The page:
Are stress and anxiety necessary ingredients of an expat’s life? I would guess that many expats around the world would answer yes; especially to the stress part. I disagree, and will tell you why. I believe that stressors are an inevitable part of our expat lives, but that stress and anxiety can be significantly reduced. I’ve linked the two words together because I find that they are often used interchangeably. “I’m stressed about my new job. My daughter is anxious about going to her new school.” So first, I’d like to tease apart these two concepts and identify the differences between them.
What is stress?
This is perhaps one of the most overused words in the English language at this particular time. Stress is actually a physiological response to a perceived threat. We haven’t really advanced much as a species since the time of the caveman. At that time, if a cave dweller met a tiger in the forest, his whole body would prepare him for flight or fight. His muscles would tense, hormones like adrenaline would be released in his body, heart rate and blood pressure would elevate and his breath would become shallow and rapid. This ‘flight or fight’ response served him well. It helped mobilize him to either fight the tiger or run from it, during which time the tension that had built up in his body would be released. As soon as he was out of danger, assuming he survived, his body would return to homeostasis, its normal state.
This is exactly what still happens to us when we perceive a threat to our well being. Except that, guess what? Our threats are now rarely about physical danger, so there is no way to release the accelerated flight or fight response in the body. Now our threats are for the most part emotional or psychological. We feel threatened if we have a fight with our boss and think we might be fired. Or if our child isn’t adjusting well to her new school, the perceived danger is that she may never be able to adjust to new situations in life. These threats exist in the mind, not in the physical world, yet the body doesn’t know the difference. So the body speeds up its activity preparing for flight or fight, yet no release is possible as there is nothing physical to do. Stress is the build up and accumulation of this physical tension.
How to handle stress:
You can test this out for yourself. The next time you notice that you are ‘stressed’, see what your shoulder muscles are doing, and notice how shallow your breath has become. As an antidote, you can either slow the body down by deep breathing or speed it way up to discharge the tension. To slow the body down, try taking about 10 breaths. We can focus our attention on the belly and notice how with each inhale the belly expands and with the exhale it contracts. It really doesn’t take more than about 10 of these complete breaths for the body to come back to its normal state. Another effective technique is to lie or sit down holding a pillow to your chest. Take a deep breath in, squeeze the pillow as tight as you can to the count of four, and release. Try doing this 10 times.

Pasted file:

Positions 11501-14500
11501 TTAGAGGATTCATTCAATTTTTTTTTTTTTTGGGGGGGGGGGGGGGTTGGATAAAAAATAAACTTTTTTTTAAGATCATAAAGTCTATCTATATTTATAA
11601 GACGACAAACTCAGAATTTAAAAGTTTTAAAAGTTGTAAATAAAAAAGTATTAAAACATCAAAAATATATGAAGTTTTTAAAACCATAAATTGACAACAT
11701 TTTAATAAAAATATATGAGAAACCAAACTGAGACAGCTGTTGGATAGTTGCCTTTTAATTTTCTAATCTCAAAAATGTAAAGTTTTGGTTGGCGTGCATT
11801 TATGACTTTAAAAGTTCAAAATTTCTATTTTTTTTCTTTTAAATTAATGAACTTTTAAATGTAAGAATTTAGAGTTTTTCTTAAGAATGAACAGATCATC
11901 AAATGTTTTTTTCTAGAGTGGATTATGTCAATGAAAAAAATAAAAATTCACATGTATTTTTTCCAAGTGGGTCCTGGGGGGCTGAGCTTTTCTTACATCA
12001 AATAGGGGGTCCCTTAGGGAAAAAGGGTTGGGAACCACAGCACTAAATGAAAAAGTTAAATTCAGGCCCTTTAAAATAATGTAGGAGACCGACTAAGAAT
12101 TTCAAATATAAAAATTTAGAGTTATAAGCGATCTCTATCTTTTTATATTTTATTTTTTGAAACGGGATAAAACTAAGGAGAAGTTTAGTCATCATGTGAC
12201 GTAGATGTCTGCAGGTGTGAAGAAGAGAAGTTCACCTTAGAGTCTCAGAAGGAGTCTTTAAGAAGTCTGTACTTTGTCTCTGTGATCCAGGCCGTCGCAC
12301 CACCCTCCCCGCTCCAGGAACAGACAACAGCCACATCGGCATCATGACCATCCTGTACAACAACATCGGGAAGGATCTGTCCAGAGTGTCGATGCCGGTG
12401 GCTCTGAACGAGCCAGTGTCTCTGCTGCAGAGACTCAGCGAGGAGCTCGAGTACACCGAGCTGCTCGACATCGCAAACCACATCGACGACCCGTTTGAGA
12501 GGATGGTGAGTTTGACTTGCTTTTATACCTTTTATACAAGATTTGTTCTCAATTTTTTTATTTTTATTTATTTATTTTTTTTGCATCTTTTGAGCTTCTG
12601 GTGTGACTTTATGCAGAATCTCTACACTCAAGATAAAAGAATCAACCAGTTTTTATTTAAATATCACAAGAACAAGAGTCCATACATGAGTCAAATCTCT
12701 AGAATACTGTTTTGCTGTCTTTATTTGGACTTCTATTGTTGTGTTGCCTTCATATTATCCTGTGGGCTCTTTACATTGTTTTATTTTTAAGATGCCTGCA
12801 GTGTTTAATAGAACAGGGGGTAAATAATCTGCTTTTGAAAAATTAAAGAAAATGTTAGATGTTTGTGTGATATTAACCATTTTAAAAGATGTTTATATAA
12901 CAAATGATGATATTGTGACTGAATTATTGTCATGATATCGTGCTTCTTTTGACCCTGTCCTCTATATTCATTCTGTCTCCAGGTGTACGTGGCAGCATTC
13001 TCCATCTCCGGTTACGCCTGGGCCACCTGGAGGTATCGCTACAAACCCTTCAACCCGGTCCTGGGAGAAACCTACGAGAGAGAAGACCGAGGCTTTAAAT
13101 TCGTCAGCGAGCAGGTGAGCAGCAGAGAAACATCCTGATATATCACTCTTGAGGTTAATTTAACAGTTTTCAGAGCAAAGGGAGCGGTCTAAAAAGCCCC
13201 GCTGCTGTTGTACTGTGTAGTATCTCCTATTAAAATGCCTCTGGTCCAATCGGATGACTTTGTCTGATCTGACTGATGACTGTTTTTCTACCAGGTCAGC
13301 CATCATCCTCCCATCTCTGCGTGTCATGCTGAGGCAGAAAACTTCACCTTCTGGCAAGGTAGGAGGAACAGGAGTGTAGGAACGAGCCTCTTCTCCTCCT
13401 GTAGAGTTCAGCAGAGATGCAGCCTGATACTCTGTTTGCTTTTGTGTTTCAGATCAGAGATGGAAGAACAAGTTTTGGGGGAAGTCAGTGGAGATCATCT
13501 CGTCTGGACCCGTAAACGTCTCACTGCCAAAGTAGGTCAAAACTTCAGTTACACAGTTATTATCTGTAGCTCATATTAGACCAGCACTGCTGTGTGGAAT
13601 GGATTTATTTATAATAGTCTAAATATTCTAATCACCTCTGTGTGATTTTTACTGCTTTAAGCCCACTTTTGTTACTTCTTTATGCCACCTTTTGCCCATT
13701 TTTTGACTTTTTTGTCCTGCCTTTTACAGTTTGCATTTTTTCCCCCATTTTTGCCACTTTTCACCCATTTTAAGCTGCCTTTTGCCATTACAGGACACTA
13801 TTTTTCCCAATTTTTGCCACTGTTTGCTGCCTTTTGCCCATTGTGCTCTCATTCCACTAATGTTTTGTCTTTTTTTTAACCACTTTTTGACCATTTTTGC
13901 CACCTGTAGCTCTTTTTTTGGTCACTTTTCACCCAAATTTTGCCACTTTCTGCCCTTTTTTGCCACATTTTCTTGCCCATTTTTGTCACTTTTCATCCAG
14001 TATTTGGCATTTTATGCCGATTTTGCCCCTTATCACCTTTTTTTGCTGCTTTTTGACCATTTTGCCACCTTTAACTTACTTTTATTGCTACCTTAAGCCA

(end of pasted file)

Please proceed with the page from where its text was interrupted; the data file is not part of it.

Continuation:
Or, you can do physical exertion to speed the body way up and discharge the built up tension, but at the same time you need to occupy your mind with something other than the object of your stress. For example, you can try running up and down the stairs 20 times, while counting backwards from 100 in three’s; 100, 97, 94, etc. going for a run, or doing anything else that expends energy, while focusing the mind on counting. Try these techniques; they are simple to do and they really work. When we don’t release this accumulated energy, our bodies can remain in a state of perpetual stress.
This brings us to anxiety:
Anxiety is often referred to as ‘free floating’. There are so many potentially stressful situations in our lives, and the period of time between them is often so short, that at any given time we may not even know what is causing us stress. When this happens, we may find ourselves experiencing free floating anxiety. So the difference between stress and anxiety is this: when we experience stress, and catch it soon enough, we can usually identify the trigger. When we feel anxious, there is usually no trigger we can identify. We just know we are worried, uncomfortable, and preoccupied with our thoughts.
What to do about anxiety?
The trick to dealing with anxiety is to become aware of the thoughts we are preoccupied with. It is one of the world’s best kept secrets that it is not the external situation that is causing us difficulty; it’s what we are telling ourselves about the situation that’s the problem.